by Yvonne DiVita
"I want three bedrooms, an updated kitchen, and character. Yes, a house with character."
That's a common phrase uttered on HGTV's popular show, House Hunters. Every time I hear someone ask for character, I wonder what they mean. Do they mean... older home with crown molding, hardwood floors, little nooks and crannies in the walls? Is that 'character'? Or, is character... that aged feeling of families having grown up there - complete with leftover memories? Do dents in the wall and scratches on the hardwood floors count as character?
And then, I wonder, do they believe nothing built after 1950 has character? It seems like the folks on HGTV acquaint character with age, each and every time.
I was built, so to speak, in the early 1950s. Does that mean I have...character? Or, that my 'age' makes me a 'character'? I wonder.
We did things differenlty back in 'the day', that's for sure. My childhood was not made up of hours in front of the TV. Yes, I watched Lassie and Rin Tin Tin and Lawrence Welk (how much does THAT age me?) but, the TV was not the draw it is today.
No electronics for me, either. Etch a sketch was about as high tech as you could get, back when I was young. Oh, the hours we would spend turning those dials, trying to create pictures someone would recognize.
"It's a dog, Mom, can't you tell it's a dog?" shooting lightning bolts with my eyes, as she backed off, and shrugged. A person laughing, honestly... how could you think it was a person laughing?
The places I lived... did not have character. They were houses that we either rented or, when I turned 12, owned... close to or in the city. Any character was lost in translation.
We didn't talk character when we talked houses, back then. We didn't even talk space.
The rental I remember most, before we moved to the house my Mom and step-Dad bought, was small by today's standards, but to a seven or eight year old, it was just fine. It had an eat in kitchen, a living room, three bedrooms and a small bath, upstairs. Outside, there was a big garage, not attached, and a big, wide open, green backyard. My step-dad had a garden in the yard. I don't rightly remember what was in the garden, I only remember playing freeze tag and hide and seek, in the yard, and needing to avoid the garden. There was 'hell' to pay if you ran through the garden!
By the time we moved to the house I lived in the longest, before moving on as an adult, I was a teenager and I wouldn't have recognized character if it stuck me in the eye. The house was a shelter, it was where I went to get out of the rain. I had a room by myself, for a short time, then I shared that room with my younger sister. Neither one of us was happy about that. We barely had room to move from one narrow bed to the dresser to the the door. Next door was my brother's room, as small as ours, but he got to have it all to himself. And, across the square but tiny hallway was my parent's room.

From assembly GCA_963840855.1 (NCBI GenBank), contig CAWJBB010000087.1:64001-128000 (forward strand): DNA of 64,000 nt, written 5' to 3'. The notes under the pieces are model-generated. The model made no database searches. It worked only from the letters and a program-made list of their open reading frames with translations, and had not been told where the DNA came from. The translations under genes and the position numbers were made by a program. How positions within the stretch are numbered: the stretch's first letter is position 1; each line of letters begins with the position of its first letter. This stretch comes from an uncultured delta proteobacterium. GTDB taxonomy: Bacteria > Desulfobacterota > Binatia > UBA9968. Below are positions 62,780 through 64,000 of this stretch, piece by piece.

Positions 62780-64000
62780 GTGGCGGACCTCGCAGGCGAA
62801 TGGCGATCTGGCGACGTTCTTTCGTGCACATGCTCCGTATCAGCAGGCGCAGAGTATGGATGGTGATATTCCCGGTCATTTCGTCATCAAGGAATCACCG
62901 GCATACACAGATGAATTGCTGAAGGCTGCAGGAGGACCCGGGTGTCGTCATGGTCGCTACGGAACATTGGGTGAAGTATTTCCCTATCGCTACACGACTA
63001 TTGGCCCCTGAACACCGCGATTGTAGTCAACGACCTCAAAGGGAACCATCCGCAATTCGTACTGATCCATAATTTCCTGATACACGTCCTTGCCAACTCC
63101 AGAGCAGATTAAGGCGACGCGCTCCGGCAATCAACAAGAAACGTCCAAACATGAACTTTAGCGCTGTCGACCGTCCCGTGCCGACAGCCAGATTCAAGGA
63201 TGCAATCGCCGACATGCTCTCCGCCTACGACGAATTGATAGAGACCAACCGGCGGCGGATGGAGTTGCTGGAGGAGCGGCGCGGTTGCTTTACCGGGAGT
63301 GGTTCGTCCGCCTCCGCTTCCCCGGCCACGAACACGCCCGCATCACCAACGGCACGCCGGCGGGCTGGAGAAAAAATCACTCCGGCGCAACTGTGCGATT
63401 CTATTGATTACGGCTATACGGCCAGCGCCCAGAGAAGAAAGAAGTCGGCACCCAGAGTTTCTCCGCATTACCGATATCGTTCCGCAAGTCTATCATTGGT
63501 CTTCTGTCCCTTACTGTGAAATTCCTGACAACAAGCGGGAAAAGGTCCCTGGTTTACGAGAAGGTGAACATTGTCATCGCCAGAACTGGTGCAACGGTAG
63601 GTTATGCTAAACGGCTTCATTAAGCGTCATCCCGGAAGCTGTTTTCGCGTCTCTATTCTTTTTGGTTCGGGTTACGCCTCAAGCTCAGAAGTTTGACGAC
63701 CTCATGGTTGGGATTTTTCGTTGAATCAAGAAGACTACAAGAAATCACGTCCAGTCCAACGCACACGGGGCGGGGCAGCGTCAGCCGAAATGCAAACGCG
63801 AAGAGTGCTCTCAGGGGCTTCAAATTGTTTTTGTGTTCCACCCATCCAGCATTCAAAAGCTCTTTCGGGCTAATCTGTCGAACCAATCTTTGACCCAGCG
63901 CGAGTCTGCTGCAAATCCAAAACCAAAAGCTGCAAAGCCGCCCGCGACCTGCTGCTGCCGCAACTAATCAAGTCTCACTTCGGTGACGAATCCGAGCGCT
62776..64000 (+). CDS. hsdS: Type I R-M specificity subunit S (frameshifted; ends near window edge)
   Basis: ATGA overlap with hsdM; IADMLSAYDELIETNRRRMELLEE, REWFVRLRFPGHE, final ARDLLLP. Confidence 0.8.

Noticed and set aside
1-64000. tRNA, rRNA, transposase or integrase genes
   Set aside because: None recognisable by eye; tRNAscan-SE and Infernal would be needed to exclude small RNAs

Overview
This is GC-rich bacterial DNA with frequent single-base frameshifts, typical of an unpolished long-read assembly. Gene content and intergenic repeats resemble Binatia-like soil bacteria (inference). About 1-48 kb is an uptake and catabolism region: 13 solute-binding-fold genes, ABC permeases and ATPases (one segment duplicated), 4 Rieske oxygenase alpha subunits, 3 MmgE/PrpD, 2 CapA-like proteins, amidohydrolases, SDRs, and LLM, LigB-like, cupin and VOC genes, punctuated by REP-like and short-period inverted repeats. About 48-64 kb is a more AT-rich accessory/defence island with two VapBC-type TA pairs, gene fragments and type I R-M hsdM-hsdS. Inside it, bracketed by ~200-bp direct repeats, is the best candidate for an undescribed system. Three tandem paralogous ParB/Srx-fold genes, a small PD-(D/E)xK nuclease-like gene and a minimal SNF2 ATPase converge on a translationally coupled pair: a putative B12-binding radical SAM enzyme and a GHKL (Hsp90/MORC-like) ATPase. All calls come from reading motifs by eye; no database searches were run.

The thing I remember most is... spiders. That house had lots of spiders. I do not believe spiders are part of 'character', but maybe they are, to someone.
Character isn't something tangible, is my point. Much like the word integrity, which we apply to our business purposes these days, character was an individual sense of respect. My idea of character in a house might be the crown moldings, the scratched up but refinished hardwood floors, the woodwork throughout...and yours might be something else. We only agree on the concept of character, that it makes a house more inviting and valuable. That a house with character is more than a 'building'... it's a place to make a home.
And, like character, the concept of integrity, in business, makes a company more valuable and more acceptable. When we believe a brand has integrity, we are more likely to buy from that brand.
Back in the day, integirty was part of your reputation. People didn't wonder if a brand had integrity... it was an expected part of doing business. Today, we search for the integrity in a company or brand. We use our electronics to discover the truth of a company's integrity, and we share our results, good or bad. We refuse to buy from a company without integrity.
Maybe companies should try for character. Maybe that elusive butterfly has not flown so far away... maybe companies can build character the same way we expect them to build integrity. Maybe character is more important than integrity.
A company with character, after all, would be one that is established, trustworthy, and brings a sense of history with it. It would show a sense of business done for the people it serves, not the board of directors. And, along with having character, it would gain integrity.
I don't know. What do you think? Does your house have character? Is it important to you? Should the businesses you buy from have character? Can businessnesses share in this idea of 'character'?
Should we, the buying public, look for character and insist our brands show us their focus on character not only in the products they create, but the people they hire? If a business has character, like Tom's Shoes, for instance, does it then also have integrity?
I live in a house without character, now. At least, according to the folks who talk about such things on TV. My house's character will be created by myself and Tom, over time. And, we'll be proud to share it, when we can.
Our business... BlogPaws... has character by virtue of the pet community it works with. Anything with pets has character, wouldn't you agree?